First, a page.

Last year, during the rainy season, I seemed to wake up every morning with some new bite on my boob, in my armpit, behind my knee, or in some equally delicate and completely unscratchable area on my torso. It’s the kind of thing that can make a woman start talking to herself.
“I think I’m immune to insects now,” I said to myself recently. “Remember last year, when my body was always covered with bites? I don’t seem to have that problem this year.”
What was I thinking? The rainy season here in rural Costa Rica sidles in replete with its unique set of insects. Suddenly spiders go into overdrive, spinning out webs in every corner, bookcase, lampshade and shelf; behind every painting; and under every chair and sofa. Webs stretch out across the tops of doorways waiting to be breached by an unsuspecting face. And they poop! Their teeny turds litter any surface under a web. I attack them with the vacuum, but not all of them. After all, they do eat other enemies.
A particularly pesky insect I wish the spiders would dine on more is the fruit fly, gnat or midge— I can’t say for sure yet. My magnifying glass doesn’t tell me their evil secrets. These tiny kamikaze pilots will attempt to dive-bomb your eyes, mouth, nose and ears. They’ll swarm up from the plastic garbage container in the kitchen whenever someone opens the lid. Oh, and there’s a relative, the drain fly, that also lurks in kitchens and bathrooms.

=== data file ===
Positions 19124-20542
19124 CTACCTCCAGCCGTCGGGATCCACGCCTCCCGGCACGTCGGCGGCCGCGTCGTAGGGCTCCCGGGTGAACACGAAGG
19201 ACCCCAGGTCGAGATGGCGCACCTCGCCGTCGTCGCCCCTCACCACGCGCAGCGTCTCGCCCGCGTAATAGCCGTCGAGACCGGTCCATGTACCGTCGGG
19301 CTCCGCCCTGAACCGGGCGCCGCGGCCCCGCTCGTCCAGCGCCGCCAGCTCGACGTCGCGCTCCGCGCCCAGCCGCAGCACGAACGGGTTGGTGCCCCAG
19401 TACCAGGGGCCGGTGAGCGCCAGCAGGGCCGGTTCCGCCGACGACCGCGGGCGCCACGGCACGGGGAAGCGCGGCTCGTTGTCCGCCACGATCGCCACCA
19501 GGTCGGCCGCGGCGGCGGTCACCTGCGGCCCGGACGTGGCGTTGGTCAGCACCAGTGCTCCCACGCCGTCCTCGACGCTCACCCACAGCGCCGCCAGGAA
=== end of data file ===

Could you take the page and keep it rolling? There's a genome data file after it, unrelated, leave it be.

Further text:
And ants! Under the umbrella of the rainy season, minuscule raiding parties of ants appear in the kitchen, scurry onto busy hands and push forward as far into enemy territory as possible before being ambushed by the other hand. Sometimes, an unsuspecting victim, busy thinking about other things, will give a single ant a ride into another part of the house before detecting the intruder.
Jack has suggested a pith helmet with mosquito netting attached to keep them out of my face as I work. I imagine myself cooking, writing, doing the dishes— nah — I’d rather massacre the little devils. I’m not sure if they’re the same specks I find on the sinks in the bathrooms and other white or glass surfaces near a light source each morning lying scattered about. Either way, I’m out to eliminate them.
Worse than the gnats, which don’t seem to bite us, are chiggers and no-see-ms, tiny terrorists with teeth. These are devious buggers that ride in on your clothes, then go trekking under them until they find a soft, thin piece of accessible skin. Then they feast. The victim remains blissfully unaware until the damage is done and the itch from the bite of that miniature monster begins. Day after day of insidious itching ensues, and it’s an itch you can’t scratch– but this year, I’m fighting back. Just wait till I throw my arsenal at them!